500.CC/1–2745: Telegram

The Acting Secretary of State to the Ambassador in the Soviet Union (Harriman)70

184. ReEmbs 4951, December 21; and 4963, December 22.71 The Department appreciates the importance of the article by H. Malinin which appeared in War and the Working Class No. 24 of December 15. For your guidance if the matter arises for informal discussion, the Department recognizes that the provisions on Regional Arrangements in Chapter VIII, Section C will need further elaboration and definition.

The Department agrees with the point of view that regional “blocs” or “spheres of influence” as defined in the article are undesirable. In other words the Department does not favor regional blocs directed potentially or in fact against other states or associations of states. Similarly it is opposed to the establishment of spheres of influence created by exclusive agreements of rival powers.

The “Security Zones” proposed by Malinin would require close scrutiny. Their acceptability would have to be determined by their conformity with the text laid down in Chapter VIII, Section C. That is, in their purposes and activities they would have to be consistent with the purposes and principles of the organization. In keeping with this consideration their primary purpose should be the maintenance through mutual action of peace and security within the respective regions. It would be an absolute condition of their acceptability that there must be no interference with the independence of the states within the zones.

The second condition put forward by Malinin for the establishment of security zones is open to serious question. According to him demarkation of frontiers and areas as between zones should only be achieved as a result of agreement between the chief powers of a particular continent. While there might be no objection to delimitation of areas by voluntary agreement of the states concerned (not only the leading ones) for purposes of fixing responsibility for security action on a regional basis, it should be recalled that under Chapter [Page 35] VIII, Section C, Paragraph 3 the Security Council is to be kept fully informed regarding the security, aspects of regional arrangements. The firm implication is that all such arrangements should be consonant with the responsibility of the, Security Council to maintain peace and security and it is furthermore clear that the Security Council would always have the power to take cognizance of any situation within any region which might lead to a threat to the peace and that no regional arrangement could undertake enforcement action without authorization by the Security Council. Any regional arrangement or understanding which did not make clear provision to this effect would in our opinion violate the intent of the Dumbarton Oaks Proposals.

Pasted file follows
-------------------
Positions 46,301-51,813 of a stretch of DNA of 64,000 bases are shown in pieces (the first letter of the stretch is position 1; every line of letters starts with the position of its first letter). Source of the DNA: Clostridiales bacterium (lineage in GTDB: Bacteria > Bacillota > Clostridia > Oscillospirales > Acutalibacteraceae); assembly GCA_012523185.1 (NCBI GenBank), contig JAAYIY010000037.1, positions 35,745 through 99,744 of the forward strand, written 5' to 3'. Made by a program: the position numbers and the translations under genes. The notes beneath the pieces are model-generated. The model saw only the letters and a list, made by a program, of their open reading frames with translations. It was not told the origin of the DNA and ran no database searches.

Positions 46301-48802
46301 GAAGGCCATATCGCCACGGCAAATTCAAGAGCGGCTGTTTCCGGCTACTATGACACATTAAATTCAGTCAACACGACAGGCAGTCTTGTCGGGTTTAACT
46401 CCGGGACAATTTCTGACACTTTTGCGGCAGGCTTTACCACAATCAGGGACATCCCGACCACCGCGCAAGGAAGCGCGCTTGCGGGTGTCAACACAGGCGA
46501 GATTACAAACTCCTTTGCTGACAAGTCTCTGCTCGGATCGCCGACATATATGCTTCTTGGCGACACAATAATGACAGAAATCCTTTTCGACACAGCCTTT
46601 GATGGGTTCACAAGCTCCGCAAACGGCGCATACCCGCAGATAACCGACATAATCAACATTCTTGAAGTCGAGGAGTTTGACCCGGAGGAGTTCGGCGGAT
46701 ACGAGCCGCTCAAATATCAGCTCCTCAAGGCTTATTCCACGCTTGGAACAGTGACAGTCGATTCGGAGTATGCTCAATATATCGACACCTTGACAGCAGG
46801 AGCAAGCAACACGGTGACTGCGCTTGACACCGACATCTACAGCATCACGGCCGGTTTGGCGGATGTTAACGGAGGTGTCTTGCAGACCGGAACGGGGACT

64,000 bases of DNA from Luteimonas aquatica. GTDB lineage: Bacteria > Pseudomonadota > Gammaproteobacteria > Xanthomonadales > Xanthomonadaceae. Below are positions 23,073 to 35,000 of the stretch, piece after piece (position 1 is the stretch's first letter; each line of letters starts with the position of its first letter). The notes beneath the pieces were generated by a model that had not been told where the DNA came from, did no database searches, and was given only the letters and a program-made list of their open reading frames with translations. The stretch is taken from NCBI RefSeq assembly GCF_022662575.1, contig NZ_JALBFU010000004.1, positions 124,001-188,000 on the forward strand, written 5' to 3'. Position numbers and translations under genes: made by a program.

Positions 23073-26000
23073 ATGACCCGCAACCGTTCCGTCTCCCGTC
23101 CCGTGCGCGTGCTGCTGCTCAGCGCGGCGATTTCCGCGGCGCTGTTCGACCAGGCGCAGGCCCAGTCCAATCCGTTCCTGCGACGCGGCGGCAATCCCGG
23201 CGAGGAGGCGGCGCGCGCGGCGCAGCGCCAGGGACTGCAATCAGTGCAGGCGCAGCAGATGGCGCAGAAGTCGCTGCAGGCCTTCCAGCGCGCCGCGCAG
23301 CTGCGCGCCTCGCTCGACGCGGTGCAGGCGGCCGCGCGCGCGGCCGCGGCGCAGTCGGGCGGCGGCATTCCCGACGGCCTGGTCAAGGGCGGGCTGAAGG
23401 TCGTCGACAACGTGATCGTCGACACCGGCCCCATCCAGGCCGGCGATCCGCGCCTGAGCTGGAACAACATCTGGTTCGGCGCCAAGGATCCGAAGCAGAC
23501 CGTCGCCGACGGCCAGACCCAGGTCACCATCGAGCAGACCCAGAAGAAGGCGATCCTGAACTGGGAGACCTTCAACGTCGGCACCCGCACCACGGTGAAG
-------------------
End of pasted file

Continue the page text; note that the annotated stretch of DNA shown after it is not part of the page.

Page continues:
In the light of a preliminary study the Department thinks it would be unwise to divide the General Assembly, of the Organization into four sections. The founding of general international organization upon regional substructures would be of doubtful service to security. While some form of regional assembly committees might possibly be found convenient for certain purposes any definite proposals at this time are regarded as premature. The Department’s primary concern is the creation of a strong and effective overall international organization. It is to be feared that the proposal of plans for a decentralization of the international organization or its organs along the lines advanced in the article under discussion would complicate the problem of achieving the establishment of the Organization and would impair its effectiveness. Thus it would appear advisable to postpone any discussion of moves toward decentralization certainly until after the international organization is firmly established.

  1. Summary of this telegram was transmitted by Acting Secretary Grew to Secretary Stettinius at Yalta in telegram of February 5 [6]; for text, see Conferences at Malta and Yalta, p. 954.
  2. Neither printed. Telegram 4951, December 21, transmitted the translation of an article, “On the Question of the Creation of an International Security Organization”, signed by Nikolai Malinin (500.CC/12–2144); in telegram 4963, December 22, Ambassador Harriman requested the Department’s reaction to the article in the event that the question of regional security should come up informally with the Assistant People’s Commissar for Foreign Affairs of the Soviet Union, Maxim Maximovich Litvinov, or other Soviet officials. The article, Ambassador Harriman indicated, evidently emanated from high Soviet circles and the signature “Malinin” was probably a pseudonym for Litvinov. (500.CC/12–2244)